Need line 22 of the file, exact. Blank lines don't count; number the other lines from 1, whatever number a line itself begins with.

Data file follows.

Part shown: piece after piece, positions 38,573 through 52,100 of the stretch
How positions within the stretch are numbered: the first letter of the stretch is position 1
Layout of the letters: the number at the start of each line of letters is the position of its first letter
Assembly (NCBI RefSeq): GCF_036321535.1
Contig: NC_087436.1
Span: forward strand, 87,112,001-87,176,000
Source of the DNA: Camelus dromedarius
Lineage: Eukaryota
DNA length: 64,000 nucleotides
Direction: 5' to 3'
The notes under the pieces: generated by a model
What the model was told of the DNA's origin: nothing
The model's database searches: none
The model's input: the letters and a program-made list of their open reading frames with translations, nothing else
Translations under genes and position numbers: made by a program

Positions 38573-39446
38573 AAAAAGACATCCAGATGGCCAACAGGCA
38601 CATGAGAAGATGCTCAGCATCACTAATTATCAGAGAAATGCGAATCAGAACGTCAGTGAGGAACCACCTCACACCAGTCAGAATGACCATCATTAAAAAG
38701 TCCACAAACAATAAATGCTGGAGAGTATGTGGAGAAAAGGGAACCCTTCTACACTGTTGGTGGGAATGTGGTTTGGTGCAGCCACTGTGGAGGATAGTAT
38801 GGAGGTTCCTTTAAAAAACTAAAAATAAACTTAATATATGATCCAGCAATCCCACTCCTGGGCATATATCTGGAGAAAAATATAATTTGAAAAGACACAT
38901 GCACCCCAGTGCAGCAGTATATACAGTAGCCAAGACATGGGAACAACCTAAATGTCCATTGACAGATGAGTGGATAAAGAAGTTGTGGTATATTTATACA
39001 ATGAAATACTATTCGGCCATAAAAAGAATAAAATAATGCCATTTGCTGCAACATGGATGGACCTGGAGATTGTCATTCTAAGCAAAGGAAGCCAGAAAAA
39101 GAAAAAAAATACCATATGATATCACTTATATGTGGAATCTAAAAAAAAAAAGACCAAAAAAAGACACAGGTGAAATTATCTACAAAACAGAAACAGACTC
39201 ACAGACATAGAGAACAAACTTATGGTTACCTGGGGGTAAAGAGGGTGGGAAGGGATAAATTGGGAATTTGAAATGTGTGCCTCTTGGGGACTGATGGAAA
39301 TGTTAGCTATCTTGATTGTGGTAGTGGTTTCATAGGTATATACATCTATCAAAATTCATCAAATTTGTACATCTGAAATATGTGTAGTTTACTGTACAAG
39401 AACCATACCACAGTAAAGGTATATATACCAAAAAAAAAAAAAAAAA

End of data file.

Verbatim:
39001 ATGAAATACTATTCGGCCATAAAAAGAATAAAATAATGCCATTTGCTGCAACATGGATGGACCTGGAGATTGTCATTCTAAGCAAAGGAAGCCAGAAAAA